How to Assess a Smartphone Camera.

Posted on 15 November 2009, Last updated on 18 July 2018 by

N900 and B7610

N900 and B7610

There’s some nice chit-chat going on about the camera on the N900 right now. Ari Jaaksi highlighted the rather stunning set of photos appearing on Flickr which has prompted a lot of people to go ‘wow!’

I’m holding back on recommending the N900 as a good cameraphone choice based on issues I’m seeing outside the realm of pure image quality.

A smartphone is, for most people, a snapshot camera. It’s there to take photos of events as they happen. Family, friends etc. The most important thing is that it produces the best snapshots which means being able to do more than just get a technically correct white balance or depth of field.

I tested the N82 camera against the Omnia Pro recently and here are the criteria I used to asses it. If you’re looking for a cameraphone or reviewing a cameraphone, think about the following:

  • General image quality (lens quality and sensor quality more important than megapixels)
  • Low-light photography (without flash) A sensitive sensor means not having to use flash. A natural lighting wash is often better than a pinpoint flash. It also means that the camera can choose higher shutter speeds and therefore produce sharper images.
  • Flash. For very low light images, flash is required. Xenon flash make a great choice not just for its power but for it’s short duration that can ‘freeze’ images. A long duration LED flash can result in blurry images if the subject is moving.
  • Preview screen (both indoor and outdoor) I make a lot o mistakes on my N82 purely because I can’t see what is in focus and what isn’t. A big, high-brightness screen is a superb way to secure a better ‘hit’ rate.
  • Access to controls. Touchscreen devices can make accessing camera options easy. CHeck out how many presses you need to make to turn the flash from ‘auto’ to ‘red eye.’ for example.
  • Type of controls.  If you want to get creative you’ll need access to focus controls, iso, apperture, shutter speed and white balance but there are some other features that are good. How about automatically taking 6 shots at a time? Or being able to detect movemement. Some of these features are gimmicks, some are useful.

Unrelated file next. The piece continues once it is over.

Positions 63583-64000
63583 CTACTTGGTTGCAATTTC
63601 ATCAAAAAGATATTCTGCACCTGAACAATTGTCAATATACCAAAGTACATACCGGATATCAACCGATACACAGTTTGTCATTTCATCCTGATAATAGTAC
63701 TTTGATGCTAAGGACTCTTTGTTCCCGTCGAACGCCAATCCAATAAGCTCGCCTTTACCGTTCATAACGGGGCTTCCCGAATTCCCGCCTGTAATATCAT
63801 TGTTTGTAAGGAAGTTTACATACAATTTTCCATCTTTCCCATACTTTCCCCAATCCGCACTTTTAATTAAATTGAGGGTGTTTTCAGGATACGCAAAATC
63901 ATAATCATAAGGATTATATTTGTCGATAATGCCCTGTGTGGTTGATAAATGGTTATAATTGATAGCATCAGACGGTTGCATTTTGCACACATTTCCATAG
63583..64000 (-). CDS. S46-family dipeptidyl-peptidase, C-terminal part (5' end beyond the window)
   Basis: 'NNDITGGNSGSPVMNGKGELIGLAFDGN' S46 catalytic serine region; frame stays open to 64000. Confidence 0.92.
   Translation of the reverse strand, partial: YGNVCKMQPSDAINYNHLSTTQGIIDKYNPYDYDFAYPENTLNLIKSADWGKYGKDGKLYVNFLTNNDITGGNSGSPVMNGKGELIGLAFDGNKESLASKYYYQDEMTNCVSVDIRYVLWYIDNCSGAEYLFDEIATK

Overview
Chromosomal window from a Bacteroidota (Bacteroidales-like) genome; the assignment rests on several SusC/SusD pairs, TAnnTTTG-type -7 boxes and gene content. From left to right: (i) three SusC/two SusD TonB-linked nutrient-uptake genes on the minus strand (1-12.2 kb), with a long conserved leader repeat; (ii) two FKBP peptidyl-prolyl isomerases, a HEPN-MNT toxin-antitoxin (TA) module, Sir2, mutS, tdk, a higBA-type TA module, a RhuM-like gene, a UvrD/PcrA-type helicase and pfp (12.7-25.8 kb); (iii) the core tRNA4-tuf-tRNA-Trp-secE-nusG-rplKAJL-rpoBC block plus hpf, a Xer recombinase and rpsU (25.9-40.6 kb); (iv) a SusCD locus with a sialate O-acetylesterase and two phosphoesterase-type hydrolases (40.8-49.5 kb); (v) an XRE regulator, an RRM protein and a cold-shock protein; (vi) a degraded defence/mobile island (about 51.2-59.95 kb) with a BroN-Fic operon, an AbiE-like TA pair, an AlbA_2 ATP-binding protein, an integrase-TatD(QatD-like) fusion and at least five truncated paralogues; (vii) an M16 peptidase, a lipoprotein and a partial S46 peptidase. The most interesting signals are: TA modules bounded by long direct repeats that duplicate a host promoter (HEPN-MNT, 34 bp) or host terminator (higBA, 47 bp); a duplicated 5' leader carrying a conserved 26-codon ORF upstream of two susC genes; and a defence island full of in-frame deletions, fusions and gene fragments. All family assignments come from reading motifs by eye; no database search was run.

• Pre-focus. Make sure that the camera is able to pre-focus by pushing the shutter release button down half-way. If you’re able to prepare for a shot like this, the duration between pressing the shutter release button and the camera taking the image can drop dramatically. A near instantaneous press/capture is obviously ideal.
  • Speed to remove device from pocket and start camera. THere’s nothing worse than waiting for a device to come out of standby and waiting for the camera application to start. Having a shutter cover rather than a case saves time. Having a quick unlock feature saves time. Fast software saves time.
  • Quick review. Being able to see the photo you’ve taken is critical. Often the shutter sound does not correspond exactly to the time the image was taken. If the preview takes 2 or 3 seconds to appear it’s annoying for both you and your subject.
  • Transfer of photos (online, usb bluetooth, tv) Think about where you need to send your photos. Do you use flickr. If so, think about a phone that uses 3G with a fast upload speed (HSUPA or HSPA for example.) Make sure the transfer process can be run in the background. Also think about USB transfer speed.
  • Lens cover.  The value of a lens cover can not be understated. A greasy, scratched, dusty lens is the last thing you want.
  • Geotagging. Geotagging isnt just for fun, it helps you to organise your photos based on places. A fast GPS lock or use of network location services can help.
  • Overall size of device. If it’s too big you might put it in your bag.
  • Price. Clearly price is a major consideration.
  • Apps. Think about third party software. The iPhone has a number of good camera applications that can be used for different scenarios.
  • Future. Phones can often get better over time. Firmware gets improved and a phone that may have been slow on first release might get upgraded. A phone older than 18 months is not likely to get regular firmware updates.
  • Build quality. A cameraphone WILL take a beating. Think about moving parts, exposed ports and moving parts.

My experience with the N900 so far is that the lens and sensor quality is superb. The device has a lens cover and is relatively small. The problem right now is the firmware because it’s way too slow. Fortunately, the N900 will get firmware updates so if the camera is critical for you,  it would make sense to wait until the first firmware update until you make a decision on it.

You’ll fnd some more thoughts and some sample images in this comparision between the N900 and the Omnia Pro B7610

2 Comments For This Post

  1. Typo says:

    Mind changing “asses” to “assess” ? Please .

  2. chippy says:

    Many thanks!

1 Trackbacks For This Post

  1. Super Phone Cameras – My Choices and Tips | Carrypad says:

    […] digital zoom le-way and a better large-format print but that’s about it. I wrote a semi-private article about assessing smartphone cameras [reproduced below] a few months ago and you’ll see how complex the situation can become if […]

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